The structure you see here is a scale model of what we call a transitional shelter. After the immediate shelter needs are met by tents or the lean-to structure that you see here, people need somewhere safe and sanitary to live, somewhere where they can live for up to two years, and sometimes even more, while full construction and recovery takes place - a shelter that they can often reuse and integrate in the long-term reconstruction process.
CHF International, again in partnership with USAID, developed this type of shelter first in 1998 after Hurricane Mitch struck Honduras and Central America. We used it in El Salvador after the 2001 earthquakes. And we adapted it for Colombia for the needs of people displaced by violence so that it could be taken down, rebuilt in the all-too-common event of further displacement. And we used it, as Paul mentioned, we used it in Peru in 2007, in the August earthquake. It was at that point that the International Federation of the Red Cross adopted this model and they use it worldwide today.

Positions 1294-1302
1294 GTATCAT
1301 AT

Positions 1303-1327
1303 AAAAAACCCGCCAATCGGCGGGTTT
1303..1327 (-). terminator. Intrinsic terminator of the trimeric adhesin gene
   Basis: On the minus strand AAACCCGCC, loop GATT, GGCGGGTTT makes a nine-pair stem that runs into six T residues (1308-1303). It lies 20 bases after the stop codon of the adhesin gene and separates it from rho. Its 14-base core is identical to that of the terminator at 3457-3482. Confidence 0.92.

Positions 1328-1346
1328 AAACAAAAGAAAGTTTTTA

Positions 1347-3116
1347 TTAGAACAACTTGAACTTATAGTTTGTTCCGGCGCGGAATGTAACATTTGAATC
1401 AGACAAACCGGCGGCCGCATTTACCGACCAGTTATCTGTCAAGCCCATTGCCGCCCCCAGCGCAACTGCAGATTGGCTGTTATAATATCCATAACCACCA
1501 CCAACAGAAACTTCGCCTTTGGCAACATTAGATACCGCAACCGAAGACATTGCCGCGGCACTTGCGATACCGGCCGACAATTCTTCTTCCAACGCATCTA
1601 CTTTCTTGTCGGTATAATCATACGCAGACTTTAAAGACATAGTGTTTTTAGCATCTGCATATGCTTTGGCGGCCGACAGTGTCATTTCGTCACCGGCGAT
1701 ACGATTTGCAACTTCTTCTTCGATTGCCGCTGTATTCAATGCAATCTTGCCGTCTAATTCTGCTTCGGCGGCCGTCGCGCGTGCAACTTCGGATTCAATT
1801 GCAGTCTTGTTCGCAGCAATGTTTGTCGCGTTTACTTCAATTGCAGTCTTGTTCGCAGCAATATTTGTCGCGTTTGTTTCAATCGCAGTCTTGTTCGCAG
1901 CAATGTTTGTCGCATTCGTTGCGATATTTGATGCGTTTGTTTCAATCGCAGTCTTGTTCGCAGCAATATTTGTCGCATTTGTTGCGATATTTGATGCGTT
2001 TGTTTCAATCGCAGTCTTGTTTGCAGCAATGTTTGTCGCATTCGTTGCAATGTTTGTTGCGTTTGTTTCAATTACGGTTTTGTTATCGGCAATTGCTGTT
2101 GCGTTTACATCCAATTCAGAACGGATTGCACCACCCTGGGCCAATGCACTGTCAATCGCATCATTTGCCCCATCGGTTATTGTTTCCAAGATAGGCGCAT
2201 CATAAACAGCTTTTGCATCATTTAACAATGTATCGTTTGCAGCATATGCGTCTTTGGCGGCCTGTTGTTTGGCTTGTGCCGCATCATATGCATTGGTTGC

The shelter is built of a sturdy wooden structure, with the corrugated steel roofing and has specialized plastic walls. It's not just any plastic; it's a special plastic of lobin fiber that is durable and will last for quite some time. This is all built on top of and anchored to a solid base, which can be built with the recycled rubble and cement. As Paul mentioned, in Haiti especially with the issue of the rains, it's important that we raise the floor a little bit to avoid flooding. It is designed to be earthquake and hurricane-resistant, and takes one or two days to build, depending on how many people you have. And we usually employ three to four skilled carpenters and a similar number of unskilled community workers to help in the construction.